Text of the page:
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Why the Dell/Ubuntu Deal Won't Improve Linux's Market Share: Page 2

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That’s fine for people who know what they are doing with Linux, but a situation that will suck for any newbies. But let’s be honest here. There systems aren’t aimed at newbies because they aren’t listed on the main Dell sales website. You have to go to here to find them. Oh, and they’re only available for purchase in the US. Oh, and for legal reasons Dell won’t be including support for file formats such as WMA, WMV, MP3, DVD, etc. It’s no wonder that Dell isn’t expecting to sell many of these rigs.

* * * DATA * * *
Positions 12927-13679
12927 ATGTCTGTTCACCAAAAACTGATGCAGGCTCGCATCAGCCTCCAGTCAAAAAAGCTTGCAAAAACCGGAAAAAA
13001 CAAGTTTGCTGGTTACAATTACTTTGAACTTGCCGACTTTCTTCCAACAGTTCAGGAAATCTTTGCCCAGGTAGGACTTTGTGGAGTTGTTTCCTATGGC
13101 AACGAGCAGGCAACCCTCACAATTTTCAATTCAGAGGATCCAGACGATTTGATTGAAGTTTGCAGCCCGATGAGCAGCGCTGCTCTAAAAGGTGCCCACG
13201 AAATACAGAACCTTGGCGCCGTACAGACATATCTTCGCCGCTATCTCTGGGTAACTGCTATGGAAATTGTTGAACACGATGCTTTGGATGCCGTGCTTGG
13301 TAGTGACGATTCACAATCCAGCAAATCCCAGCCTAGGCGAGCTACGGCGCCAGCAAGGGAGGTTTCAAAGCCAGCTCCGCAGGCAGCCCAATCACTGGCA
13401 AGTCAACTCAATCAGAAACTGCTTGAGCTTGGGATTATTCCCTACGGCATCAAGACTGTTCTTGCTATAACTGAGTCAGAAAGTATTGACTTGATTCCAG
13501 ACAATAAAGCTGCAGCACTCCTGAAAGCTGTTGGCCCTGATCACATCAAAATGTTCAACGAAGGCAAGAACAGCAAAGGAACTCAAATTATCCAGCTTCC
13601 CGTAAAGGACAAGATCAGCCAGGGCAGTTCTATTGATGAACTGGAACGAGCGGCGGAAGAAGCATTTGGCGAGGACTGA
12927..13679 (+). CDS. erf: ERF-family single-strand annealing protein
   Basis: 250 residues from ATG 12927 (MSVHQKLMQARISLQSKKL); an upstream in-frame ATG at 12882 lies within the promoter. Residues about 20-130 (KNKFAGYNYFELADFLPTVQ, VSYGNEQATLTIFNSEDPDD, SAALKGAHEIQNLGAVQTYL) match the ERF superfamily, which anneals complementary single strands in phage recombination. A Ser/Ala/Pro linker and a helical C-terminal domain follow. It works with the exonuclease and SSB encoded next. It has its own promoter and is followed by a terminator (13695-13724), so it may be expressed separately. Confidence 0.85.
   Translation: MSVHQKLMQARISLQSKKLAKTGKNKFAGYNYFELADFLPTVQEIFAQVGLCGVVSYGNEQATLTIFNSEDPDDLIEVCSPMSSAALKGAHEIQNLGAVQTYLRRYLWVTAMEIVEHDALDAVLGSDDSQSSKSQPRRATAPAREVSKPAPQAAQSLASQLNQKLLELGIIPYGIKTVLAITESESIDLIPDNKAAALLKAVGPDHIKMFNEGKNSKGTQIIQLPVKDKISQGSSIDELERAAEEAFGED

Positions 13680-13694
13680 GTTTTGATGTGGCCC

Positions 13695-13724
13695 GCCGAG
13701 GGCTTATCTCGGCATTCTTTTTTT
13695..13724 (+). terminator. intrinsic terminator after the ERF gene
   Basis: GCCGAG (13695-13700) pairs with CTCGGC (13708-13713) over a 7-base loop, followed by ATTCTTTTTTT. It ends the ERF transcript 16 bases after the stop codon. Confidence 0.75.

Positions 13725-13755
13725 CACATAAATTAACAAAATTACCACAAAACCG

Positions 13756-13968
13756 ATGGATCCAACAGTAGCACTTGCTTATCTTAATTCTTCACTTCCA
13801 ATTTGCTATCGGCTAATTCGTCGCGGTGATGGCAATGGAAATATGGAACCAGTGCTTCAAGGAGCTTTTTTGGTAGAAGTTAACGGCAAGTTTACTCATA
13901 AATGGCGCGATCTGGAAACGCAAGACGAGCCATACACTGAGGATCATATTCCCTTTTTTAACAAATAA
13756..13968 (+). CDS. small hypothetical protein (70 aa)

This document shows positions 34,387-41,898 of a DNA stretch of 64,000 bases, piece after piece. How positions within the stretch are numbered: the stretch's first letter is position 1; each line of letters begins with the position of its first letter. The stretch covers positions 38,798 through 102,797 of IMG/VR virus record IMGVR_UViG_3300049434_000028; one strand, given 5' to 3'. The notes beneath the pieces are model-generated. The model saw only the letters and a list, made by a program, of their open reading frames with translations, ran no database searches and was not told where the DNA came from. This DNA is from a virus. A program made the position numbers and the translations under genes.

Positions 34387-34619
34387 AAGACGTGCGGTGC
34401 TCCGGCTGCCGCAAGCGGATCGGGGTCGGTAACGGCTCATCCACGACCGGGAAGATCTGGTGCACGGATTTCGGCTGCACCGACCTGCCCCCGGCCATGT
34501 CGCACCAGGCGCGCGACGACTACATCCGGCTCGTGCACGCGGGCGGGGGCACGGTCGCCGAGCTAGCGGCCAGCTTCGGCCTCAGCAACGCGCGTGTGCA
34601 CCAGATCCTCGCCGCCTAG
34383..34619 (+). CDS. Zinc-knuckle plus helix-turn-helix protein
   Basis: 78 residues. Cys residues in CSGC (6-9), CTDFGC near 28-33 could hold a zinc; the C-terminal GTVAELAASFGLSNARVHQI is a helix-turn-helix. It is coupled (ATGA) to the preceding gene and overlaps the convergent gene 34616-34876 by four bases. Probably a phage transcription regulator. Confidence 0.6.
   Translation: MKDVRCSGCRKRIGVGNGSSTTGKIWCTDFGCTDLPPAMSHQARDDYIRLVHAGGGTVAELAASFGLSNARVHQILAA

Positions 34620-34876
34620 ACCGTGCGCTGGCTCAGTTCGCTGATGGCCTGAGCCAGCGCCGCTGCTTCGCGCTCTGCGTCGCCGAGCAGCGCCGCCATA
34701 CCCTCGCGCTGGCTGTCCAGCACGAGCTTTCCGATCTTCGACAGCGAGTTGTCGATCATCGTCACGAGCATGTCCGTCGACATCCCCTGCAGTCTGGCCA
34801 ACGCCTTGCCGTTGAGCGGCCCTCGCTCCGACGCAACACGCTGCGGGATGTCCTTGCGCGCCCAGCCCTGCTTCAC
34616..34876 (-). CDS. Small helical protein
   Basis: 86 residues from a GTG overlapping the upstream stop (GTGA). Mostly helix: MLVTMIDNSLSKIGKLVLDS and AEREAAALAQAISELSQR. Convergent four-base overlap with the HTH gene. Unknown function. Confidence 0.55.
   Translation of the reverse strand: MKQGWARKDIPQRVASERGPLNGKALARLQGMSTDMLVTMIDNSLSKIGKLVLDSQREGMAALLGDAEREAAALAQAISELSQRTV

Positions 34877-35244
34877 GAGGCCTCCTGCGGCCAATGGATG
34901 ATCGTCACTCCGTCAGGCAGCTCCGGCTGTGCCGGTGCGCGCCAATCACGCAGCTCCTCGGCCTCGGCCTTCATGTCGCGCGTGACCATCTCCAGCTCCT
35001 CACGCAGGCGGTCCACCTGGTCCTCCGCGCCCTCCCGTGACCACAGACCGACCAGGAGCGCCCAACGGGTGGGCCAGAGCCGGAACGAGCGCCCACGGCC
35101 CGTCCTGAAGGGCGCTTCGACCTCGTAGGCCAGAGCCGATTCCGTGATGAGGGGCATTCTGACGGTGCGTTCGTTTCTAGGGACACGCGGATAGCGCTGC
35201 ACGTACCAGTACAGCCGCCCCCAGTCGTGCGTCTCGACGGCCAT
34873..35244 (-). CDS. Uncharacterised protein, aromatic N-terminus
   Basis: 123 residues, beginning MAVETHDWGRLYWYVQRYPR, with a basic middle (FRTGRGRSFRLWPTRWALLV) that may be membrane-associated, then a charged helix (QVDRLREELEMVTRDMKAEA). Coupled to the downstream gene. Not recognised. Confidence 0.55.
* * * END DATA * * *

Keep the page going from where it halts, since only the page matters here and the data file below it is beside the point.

My guess is that from Dell’s perspective, this is partly an experiment and partly a way to please the masses over on IdeaStorm. Dell’s decision not to allow Linux to openly compete with Windows is an indication that the company doesn’t want to sour any relationships with Microsoft (and let’s face it, if Microsoft were to add an extra $5 or $10 to the price of a Vista Home Premium license, it would have a severe impact on Dell’s profitability). If, over the next five years Dell discovers that there is in fact a market for Linux, they can take it from there, if not, they can shelve the idea and say that they tried.

This is also a safe route for Ubuntu and Canonical. By selling Dell rigs to existing people already in the Linux loop, Canonical doesn’t risk having to face angry users and explain why Ubuntu won’t run their favorite Windows applications.


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